1 Fore Street*
The Gables is a mediaeval hall house built around 1500 The cross-wing on the east end has a 17th century oriel woindow (more recently re-glazed) on the first floor where the best rooms were, facing London Road. An original door, now blocked but still visible, gave access from Fore Street to a shop which housed a bakery in the 1840s. The cross wing on the west end was added ca. 1600 and strangely has no internal connection with the rest of the building.The whole structure was 'Georgianized' in the 18th century, the roof was raised and the interior arrangement of rooms changed. The present front door was the mediaeval entrance to the cross-passage.
At the turn of the 19th century, part of the building was occupied by the offices of the Water Works. During the 1940s, Rhoda's Snack Bar was located here. The Gables Restaurant occupied most of the building from some time in the 1970s until 2015. Undoubtedly one of the more memorable events it hosted was the Arsenal football club’s celebration of its 1979 FA Cup victory. The building is now occupied by Geoffrey Matthews Estates, which moved here from its previous location in High Street in 2015.
The west wing was reorganized in the 19th century to accommodate a shop. From the 1930s until the mid 1950's it was occupied by A. Goodwin's Harlow Electrical Installations. He advertised: 'Complete systems installed for lighting. Bells, power, heating, lighting repairs and renewals speedily executed'. He was succeeded by David C. Evans, Electrical Engineer. Since 1990 it has been the premises of Graham Rogers, jeweller and goldsmith. He is a member of the Worshipful Company of Goldsmiths, one of the 12 great Livery Companies of London, which received its first Royal Charter in 1327, and is still responsible for the issuance of hallmarks on gold, silver and platinum.
The appearance of the building has changed over the years. The 1910 image shows the building rendered with stucco in the traditional manner. By the time the lease was renewed in 1917 this ancient method of protecting the structural timbers had become unfashionable. The new lessee wanted to expose the main timbers and the stucco was removed, leaving the exposed timbers subject to deterioration.
Seeley's. This modern housing estate occupies the site formerly occupied by Chaplin's Brewery and the Brewery House. Thomas Chaplin operated breweries in Essex between 1848 and 1926. The Fore Street brewery and the adjacent house were built in 1897. The chimney of the engine house, which powered the brewery’s water pump, is a prominent feature in many old photographs. By the late 1920s the brewery had been abandoned and the buildings were taken over by Windowlite, manufacturers of a type of plastic sheeting reinforced with wire mesh that was much used in greenhouses. During the Second World War it was being used to replace windows in some of London's bombed-out houses. Brewery House survived until the development of the Seeleys neighbourhood in 1965. The Seeley family owned a large house beside the brewery, facing London Road. After that family moved on the building was converted to offices and occupied by the Ministry of Labour. It was demolished in 1965 to make way for the new houses of the estate which was named in honour of the family.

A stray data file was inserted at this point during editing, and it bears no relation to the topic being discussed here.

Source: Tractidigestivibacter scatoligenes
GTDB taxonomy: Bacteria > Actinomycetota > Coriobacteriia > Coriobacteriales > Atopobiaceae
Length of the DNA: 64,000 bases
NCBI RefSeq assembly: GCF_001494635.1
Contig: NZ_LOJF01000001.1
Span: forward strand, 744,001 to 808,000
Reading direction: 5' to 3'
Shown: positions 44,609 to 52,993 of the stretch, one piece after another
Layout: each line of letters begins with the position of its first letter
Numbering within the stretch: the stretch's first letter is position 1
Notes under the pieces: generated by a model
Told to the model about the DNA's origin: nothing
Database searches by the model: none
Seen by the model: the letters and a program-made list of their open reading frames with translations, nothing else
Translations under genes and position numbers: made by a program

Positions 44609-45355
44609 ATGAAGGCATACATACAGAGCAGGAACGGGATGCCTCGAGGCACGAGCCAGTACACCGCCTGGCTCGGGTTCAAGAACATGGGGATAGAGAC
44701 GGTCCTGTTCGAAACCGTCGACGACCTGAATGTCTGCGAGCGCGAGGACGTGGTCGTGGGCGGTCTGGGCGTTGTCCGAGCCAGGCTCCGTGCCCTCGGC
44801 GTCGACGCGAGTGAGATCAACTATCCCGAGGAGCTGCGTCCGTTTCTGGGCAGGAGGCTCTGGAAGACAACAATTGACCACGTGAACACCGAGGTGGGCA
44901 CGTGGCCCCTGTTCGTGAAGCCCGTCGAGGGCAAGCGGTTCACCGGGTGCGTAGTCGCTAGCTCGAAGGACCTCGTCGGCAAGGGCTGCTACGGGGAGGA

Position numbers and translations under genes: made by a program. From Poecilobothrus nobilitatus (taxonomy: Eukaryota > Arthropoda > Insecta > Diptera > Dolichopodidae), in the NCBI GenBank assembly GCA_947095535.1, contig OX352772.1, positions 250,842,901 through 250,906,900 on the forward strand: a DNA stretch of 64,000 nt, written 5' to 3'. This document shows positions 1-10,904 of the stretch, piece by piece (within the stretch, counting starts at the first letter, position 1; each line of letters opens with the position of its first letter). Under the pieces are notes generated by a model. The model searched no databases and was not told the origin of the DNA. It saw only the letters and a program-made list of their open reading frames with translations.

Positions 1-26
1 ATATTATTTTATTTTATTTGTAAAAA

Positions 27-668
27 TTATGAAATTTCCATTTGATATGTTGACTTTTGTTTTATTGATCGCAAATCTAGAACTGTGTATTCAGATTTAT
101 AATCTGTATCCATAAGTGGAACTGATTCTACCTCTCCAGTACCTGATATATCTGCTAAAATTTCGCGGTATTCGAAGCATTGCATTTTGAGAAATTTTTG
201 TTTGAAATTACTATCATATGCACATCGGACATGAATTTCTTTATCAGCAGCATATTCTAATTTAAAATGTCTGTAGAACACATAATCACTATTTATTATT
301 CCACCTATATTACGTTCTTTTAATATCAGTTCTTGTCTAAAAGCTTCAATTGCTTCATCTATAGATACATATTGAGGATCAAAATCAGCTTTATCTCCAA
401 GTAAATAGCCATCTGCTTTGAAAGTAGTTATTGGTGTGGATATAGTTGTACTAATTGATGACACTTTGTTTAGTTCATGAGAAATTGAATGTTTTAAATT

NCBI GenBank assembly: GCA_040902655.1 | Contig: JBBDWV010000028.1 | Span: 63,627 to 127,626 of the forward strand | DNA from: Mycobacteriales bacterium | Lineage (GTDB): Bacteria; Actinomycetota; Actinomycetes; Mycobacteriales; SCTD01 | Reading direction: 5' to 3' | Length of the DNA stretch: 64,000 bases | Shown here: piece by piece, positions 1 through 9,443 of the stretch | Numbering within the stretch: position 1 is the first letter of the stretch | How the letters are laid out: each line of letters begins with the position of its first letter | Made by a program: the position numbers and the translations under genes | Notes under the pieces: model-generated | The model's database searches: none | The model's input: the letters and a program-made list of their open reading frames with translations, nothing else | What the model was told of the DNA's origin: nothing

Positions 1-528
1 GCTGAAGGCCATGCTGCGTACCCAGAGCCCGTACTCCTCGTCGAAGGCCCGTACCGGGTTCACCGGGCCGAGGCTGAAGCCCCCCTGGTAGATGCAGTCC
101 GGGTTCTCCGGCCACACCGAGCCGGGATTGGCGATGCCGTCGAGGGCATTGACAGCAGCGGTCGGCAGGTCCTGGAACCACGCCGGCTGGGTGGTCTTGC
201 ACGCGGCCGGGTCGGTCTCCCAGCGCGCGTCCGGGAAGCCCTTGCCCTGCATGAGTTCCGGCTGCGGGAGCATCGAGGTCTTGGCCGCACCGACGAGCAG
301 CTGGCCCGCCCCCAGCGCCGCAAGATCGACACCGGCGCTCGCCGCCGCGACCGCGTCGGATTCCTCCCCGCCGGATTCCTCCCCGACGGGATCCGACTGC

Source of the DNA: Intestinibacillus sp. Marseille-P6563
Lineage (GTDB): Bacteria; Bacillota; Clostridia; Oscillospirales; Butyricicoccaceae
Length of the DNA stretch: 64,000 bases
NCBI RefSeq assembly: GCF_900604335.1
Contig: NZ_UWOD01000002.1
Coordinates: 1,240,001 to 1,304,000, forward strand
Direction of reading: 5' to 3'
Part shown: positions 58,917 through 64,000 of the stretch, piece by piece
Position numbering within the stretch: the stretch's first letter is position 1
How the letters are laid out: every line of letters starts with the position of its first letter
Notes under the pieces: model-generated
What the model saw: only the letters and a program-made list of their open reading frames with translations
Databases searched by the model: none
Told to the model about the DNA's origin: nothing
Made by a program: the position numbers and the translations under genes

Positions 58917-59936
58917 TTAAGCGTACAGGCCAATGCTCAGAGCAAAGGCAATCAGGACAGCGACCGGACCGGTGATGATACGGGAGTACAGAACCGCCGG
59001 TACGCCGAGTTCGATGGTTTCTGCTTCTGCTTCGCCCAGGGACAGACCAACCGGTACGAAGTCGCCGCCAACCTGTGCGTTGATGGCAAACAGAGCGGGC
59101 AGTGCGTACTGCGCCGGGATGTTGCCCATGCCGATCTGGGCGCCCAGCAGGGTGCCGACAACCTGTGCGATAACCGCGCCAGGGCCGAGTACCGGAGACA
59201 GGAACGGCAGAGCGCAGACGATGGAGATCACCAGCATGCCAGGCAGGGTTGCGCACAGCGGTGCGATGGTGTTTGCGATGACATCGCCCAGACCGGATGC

17 Fore Street*
A late-Georgian (ca. 1840) house and shop formerly known as Gresham Villa. The shop front is probably original. Kelly's Directory indicates that a saddlers and harness makers was located in Fore Street from the 1870's until 1933 - the most recent edition available to the author. John Thomas Mumford was the first (1978-1898), then William Malcolm Thomas (1922) and finally Joseph Young (1933). There are very few places where these saddlers could have traded in Fore Street, and it was most likely here. In 1956 there were still two occupants of this building - Mrs. M. Young at No. 17 and Gresham Villa at No. 19. The two units were integrated, probably in the 1980s. For many years this has been the home of Joan Lloyd, manager of the MUN Harlow Campus in the 1970s, and her husband David, author of The Making Of The English Town, a wonderful book which I used as a course text for many years.
21 Fore Street*
Orchard Cottage is a 16th century timber-framed cottage. Note the frame of the small original window just to the left of the door. The rest of the windows are later additions. A photo taken ca. 1960 shows that the timber frame was rendered over and the window was hidden. The exposed timbers are now protected by beeswax. The extent to which the level of Fore Street has risen over the years is shown by the level of the door sill.
23 and 25 Fore Street*
Two brick cottages, dated 1835. From 1896 until 1979, #23 was the shop and #25 (now known as 'Ashton') the house of the Collins family which established a wheelwright and coach building business in the High Street in 1816, before moving to Fore Street in 1896. Three generations of the men in this family ran Collin's Cycle shop., selling Raleigh, B.S.A. and Royal Enfield cycles and motorcycles. They later diversified into automobile repairs and the sale of petrol. Theirs was the first house in Harlow to be provided with electricity supplied by a gasoline-powered generator.
The bicycles collected by Mr. Collins were sold to the Harlow Town Council in 1978 and are now in the Museum of Harlow, housed in the former Mark Hall stable block.
Baptist Chapel: Rebuilt in 1865 to replace an older chapel built in 1764.